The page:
Some teachers could ask, “why use an ePortfolio?” Is it really going to trump other classroom materials? I don’t think the answer is that you have to choose one way or the other, but to instead allow these resources to work harmoniously with each other to further student learning. In this week’s lesson we were given an overview of what these electronic portfolios are and how they can be utilized.
In the article, “3 ways to increase student motivation in schools”, Dan Pink wrote, “Today’s management is designed for compliance, and schools and teachers should be more focused on engagement through self-direction” (p. 1). I agree that students learn better when they are able to take learning into their own hands and ePortfolios create a great space for this type of education to occur in. After studying this week’s materials, I see some of the main challenges in this approach to be tracking student progress and making sure that they are communicating well with other peers. Some students are not self-motivated and need an extra encouraging push to keep going. This is why ePortfolios would be helpful in my junior high and high school classes because the online work would be paired with in class communication.
During this week’s lesson, I learned that ePortfolios exist in a much broader category than I anticipated. In the article, Digital Portfolios: Guidelines for Beginners, the authors state, “Definitions abound – most of them describe an ePortfolio as a type of online working environment, or learning journey that can house or provide access to many digital artifacts and resources in various media formats (p. 5). I think that this structure of flexibility is a huge asset for educators because it can better fit the diverse needs of a classroom.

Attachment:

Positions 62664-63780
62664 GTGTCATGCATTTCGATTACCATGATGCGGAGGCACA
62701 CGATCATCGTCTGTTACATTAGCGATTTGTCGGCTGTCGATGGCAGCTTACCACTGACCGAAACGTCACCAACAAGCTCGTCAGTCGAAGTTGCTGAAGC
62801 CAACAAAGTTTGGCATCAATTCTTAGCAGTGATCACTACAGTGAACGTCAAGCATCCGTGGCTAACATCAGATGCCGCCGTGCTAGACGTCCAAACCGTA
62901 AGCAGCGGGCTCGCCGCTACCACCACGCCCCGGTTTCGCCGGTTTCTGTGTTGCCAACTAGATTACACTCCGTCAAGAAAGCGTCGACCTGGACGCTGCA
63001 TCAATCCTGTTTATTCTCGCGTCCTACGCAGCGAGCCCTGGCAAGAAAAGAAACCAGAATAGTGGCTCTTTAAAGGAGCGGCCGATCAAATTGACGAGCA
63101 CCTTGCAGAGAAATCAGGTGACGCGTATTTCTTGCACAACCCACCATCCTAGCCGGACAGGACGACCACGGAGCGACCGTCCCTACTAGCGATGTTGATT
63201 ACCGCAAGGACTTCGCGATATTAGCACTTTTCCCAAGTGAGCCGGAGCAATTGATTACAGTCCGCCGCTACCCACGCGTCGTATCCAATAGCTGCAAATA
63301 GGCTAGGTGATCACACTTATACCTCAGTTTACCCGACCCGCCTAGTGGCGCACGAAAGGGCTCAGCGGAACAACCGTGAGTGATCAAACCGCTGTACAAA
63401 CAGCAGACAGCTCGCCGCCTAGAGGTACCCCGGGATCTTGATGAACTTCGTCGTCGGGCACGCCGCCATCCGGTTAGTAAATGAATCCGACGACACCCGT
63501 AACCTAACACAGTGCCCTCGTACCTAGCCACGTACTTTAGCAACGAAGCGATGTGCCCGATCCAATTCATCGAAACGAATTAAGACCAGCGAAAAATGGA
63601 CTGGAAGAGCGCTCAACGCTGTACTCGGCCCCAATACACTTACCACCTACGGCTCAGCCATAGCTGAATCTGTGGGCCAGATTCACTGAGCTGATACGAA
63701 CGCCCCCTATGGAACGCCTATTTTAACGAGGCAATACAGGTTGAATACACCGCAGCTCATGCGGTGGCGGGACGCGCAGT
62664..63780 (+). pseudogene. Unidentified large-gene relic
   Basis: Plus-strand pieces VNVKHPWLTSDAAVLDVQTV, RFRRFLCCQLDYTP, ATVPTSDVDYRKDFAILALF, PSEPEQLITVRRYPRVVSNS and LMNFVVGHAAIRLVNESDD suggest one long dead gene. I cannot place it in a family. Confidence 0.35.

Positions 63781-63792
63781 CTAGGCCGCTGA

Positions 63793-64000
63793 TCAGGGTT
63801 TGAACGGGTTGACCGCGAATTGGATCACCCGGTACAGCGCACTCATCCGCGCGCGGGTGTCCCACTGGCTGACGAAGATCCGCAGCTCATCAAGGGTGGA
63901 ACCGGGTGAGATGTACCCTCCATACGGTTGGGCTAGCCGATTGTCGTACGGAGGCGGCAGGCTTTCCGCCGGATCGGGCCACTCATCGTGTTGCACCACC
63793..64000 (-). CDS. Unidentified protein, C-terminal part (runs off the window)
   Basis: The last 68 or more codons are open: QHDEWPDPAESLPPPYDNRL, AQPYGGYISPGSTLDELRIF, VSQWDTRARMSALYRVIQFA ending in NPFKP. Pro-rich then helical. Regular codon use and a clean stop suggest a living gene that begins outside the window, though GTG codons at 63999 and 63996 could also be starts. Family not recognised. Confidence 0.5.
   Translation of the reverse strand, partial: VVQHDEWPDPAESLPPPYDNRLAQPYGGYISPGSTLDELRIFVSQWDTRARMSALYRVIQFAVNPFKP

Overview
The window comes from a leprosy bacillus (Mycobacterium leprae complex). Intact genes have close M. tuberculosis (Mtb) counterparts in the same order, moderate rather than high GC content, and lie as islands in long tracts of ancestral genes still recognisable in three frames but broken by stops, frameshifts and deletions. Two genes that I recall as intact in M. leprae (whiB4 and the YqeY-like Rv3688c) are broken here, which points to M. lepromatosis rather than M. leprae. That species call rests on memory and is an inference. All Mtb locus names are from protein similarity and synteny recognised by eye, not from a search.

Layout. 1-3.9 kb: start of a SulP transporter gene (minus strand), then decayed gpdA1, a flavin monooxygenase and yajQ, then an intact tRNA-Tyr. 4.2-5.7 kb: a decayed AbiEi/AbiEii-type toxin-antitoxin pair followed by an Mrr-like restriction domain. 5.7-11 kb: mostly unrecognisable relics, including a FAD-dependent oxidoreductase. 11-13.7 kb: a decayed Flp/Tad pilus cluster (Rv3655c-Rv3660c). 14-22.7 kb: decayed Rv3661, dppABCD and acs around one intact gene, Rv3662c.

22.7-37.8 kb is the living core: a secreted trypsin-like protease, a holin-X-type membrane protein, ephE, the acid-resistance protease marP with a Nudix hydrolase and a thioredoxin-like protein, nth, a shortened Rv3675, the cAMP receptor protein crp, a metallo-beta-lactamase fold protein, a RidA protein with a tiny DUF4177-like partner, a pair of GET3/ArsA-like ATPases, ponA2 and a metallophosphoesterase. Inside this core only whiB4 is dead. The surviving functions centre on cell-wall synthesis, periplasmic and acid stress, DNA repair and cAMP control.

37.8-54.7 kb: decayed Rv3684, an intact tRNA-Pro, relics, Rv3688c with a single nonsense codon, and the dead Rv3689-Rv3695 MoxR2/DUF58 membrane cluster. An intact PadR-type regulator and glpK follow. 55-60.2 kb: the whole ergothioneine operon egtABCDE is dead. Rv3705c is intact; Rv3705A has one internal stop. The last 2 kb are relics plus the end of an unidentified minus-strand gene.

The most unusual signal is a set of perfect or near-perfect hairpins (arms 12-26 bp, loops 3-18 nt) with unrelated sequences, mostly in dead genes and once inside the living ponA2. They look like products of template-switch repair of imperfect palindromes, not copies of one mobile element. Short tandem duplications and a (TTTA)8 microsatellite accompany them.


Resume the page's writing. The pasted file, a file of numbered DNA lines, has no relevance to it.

As I think about implementing ePorfolios in my classes, I first consider the needs in my media driven classes. In the past I have taught graphic design and video production and there was a great need for students to have an avenue to easily share what they created not only with me for grading purposes, but also with other students. I have used “Moodle” which was a good program but did have some flaws (for more information go to https://moodle.org/). Since this did not check all of my boxes, my hope is to create a system that fits the specific needs of each class. For example, in my Video Production classes, I would love to use an ePortfolio as a way to have an “online film festival” and have students give each other peer feedback. As I continue learning more about ePortfolios, I think that my first attempt to use this as a classroom tool will be focused on the following needs: a place to post student work (videos and graphics) and a place for students to communicate with one another about what they are learning.
Pink, D. (2011). 3 ways to increase student motivation in schools. Retrieved from:http://smartblogs.com/leadership/2011/07/28/dan-pink-on-3-ways-to-increase-motivation-in-schools/
SMS Services Team, Ministry of Education (2011). “Digital Portfolios: Guideline forBeginners”, Wellington, New Zealand.